Delays and confusing procedures contradict government's 'compassionate' program

Delays and confusing procedures contradict government's 'compassionate' program

The Social Security Administrations program for those diagnosed with severe and terminal illnesses aims to quickly get benefits to the most obviously disabled. Compassionate Allowance was created under SSA to expedite the claims process for those who have been diagnosed with one of 200 diseases including ALS, early-onset Alzheimer's, and certain stages of cancer. 

Many claims for disability benefits can take months and even years before an approval. 

Jacksonville attorney Kaitlin Wildoner, who represents social security disability clients, said compassionate allowance claimants must only prove a diagnosis. 

See: Conditions qualifying for Compassionate Allowance

"With other conditions they have to see a track record, they need a little more in evidence," Wildoner said. "[Compassionate allowance] is supposed to help those who hurt the most and get them benefits quickly."

The reality for some is the fast track help comes late or not in time. 

A 2016 study by the Office of the Inspector General on the program found 25 percent of applicants in the study's sample died within three months of applying. The study found applicants were approved in an average of 47 days. However, patients do not receive the first benefit check until the sixth month after approval, said Wildoner. 

"It makes it very difficult to get the treatment that you need to extend your lifeline," Wildoner said. "To know that even if they were approved today, they would have a couple months to get their check, I've got concerns of whether they would live to get that check." 

For others, the program's pitfall is the proverbial red tape.

First Coast mother and cancer survivor Schanna Bodkin said a program she was initially overjoyed to find, left her frustrated with the system.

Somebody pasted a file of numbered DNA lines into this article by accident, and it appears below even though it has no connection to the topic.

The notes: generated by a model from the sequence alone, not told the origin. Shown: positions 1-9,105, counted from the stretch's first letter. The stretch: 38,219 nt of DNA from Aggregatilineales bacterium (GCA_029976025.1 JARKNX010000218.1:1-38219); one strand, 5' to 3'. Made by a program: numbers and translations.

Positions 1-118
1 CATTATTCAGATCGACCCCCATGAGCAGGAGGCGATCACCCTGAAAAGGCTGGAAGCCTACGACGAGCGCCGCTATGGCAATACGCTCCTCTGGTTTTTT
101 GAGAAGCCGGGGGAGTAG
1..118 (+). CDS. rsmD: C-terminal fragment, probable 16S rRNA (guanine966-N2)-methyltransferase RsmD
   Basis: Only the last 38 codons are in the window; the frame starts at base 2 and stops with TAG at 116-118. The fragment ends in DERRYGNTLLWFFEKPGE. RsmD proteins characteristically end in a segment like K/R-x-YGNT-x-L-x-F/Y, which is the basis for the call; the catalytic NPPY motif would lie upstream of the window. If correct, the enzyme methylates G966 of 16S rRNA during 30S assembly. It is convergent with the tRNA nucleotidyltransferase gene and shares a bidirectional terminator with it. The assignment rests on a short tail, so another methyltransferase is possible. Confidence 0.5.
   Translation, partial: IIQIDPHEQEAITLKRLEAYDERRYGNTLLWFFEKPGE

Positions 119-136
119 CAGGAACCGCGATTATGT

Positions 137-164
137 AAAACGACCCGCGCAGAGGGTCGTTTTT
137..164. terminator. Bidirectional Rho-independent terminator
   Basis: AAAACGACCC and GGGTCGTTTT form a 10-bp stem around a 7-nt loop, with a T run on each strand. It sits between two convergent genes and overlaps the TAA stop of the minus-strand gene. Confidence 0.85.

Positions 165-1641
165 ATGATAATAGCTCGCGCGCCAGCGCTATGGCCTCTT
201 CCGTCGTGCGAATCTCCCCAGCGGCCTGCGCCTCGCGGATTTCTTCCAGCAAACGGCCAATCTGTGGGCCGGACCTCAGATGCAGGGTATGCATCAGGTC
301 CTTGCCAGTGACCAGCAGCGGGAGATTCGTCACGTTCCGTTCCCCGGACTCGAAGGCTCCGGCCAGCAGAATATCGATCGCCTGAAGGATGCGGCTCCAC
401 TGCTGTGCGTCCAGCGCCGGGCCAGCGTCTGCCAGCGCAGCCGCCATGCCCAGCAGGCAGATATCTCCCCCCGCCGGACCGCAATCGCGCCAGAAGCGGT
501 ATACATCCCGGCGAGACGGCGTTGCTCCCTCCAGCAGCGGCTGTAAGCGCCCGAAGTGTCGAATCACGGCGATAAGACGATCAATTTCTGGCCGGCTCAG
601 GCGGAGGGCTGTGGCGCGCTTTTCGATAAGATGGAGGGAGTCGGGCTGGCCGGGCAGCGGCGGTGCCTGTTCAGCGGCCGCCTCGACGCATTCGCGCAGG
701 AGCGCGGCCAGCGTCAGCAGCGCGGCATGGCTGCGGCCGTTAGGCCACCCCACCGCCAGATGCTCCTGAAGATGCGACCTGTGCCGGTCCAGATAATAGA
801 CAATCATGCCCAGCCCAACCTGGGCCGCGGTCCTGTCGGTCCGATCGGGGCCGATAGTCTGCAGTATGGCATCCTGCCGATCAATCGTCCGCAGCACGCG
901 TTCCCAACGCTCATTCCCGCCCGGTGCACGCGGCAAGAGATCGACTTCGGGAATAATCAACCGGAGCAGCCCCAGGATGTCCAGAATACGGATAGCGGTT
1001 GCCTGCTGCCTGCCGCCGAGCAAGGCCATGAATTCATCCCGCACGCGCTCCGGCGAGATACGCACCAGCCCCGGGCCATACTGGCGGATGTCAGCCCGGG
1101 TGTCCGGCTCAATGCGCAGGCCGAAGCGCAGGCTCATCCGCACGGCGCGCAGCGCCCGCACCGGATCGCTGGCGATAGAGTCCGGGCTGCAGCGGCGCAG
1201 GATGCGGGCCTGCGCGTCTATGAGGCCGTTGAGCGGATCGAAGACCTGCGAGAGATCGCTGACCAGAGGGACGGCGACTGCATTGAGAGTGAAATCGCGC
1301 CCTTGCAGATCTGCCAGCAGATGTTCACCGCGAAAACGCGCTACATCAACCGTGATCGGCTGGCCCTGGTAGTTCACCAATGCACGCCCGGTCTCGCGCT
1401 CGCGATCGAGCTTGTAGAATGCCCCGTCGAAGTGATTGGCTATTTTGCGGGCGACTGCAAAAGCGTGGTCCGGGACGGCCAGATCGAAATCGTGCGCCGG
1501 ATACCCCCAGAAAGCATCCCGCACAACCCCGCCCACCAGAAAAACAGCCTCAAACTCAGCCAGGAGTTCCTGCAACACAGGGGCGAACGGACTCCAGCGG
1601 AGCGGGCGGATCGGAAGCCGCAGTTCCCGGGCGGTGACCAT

She was diagnosed with pancreatic cancer in 2012. 

"When the doctor looked me in the eyes and told me, at the time, my chances of reaching five years was six percent," said Bodkin. "There's no cure and hearing that was life altering."

Four and a half years later, her outlook is positive.  After undergoing surgery and cancer treatment, she's still left with the lasting effects of the disease. Unable to continue working as a bank teller, she qualified for SSA benefits under compassionate allowance in 2013. 

"My impression was that my government really had compassion on those of us who had worked for so many years," she said. "That it was in place to help during a time of real need."  

Social Security Administration: Compassionate Allowance FAQs

Despite being initially approved, the benefits were discontinued in March 2016.  Her file had come under review in the fall of 2015, and though she submitted all requested paperwork, she said the denial came without an adequate explanation. 

Hours long waits at the SSA office and on hold with customer service only yielded more waiting. She hired an attorney and contacted Congressman Bill Nelson's office. Her benefits were reinstated in March, 12 months after the denial.

"Sometimes it takes someone in a higher position [to help] and I really thought that was sad too," said Bodkin, who champions for pancreatic cancer awareness and research. "I don't want anybody else to go through what I went through. You have to be your own best advocate."

Bodkin said she hopes lawmakers will approve changes to compassionate allowance that will do away with the waiting period and the red tape.

"One of my philosophies is to never, ever give up. I'm a fighter," Bodkin said. "God put this in my life for a reason and I'm not going to just say 'poor pitiful me.' There's a job to do." 

 

© 2017 WTLV-TV


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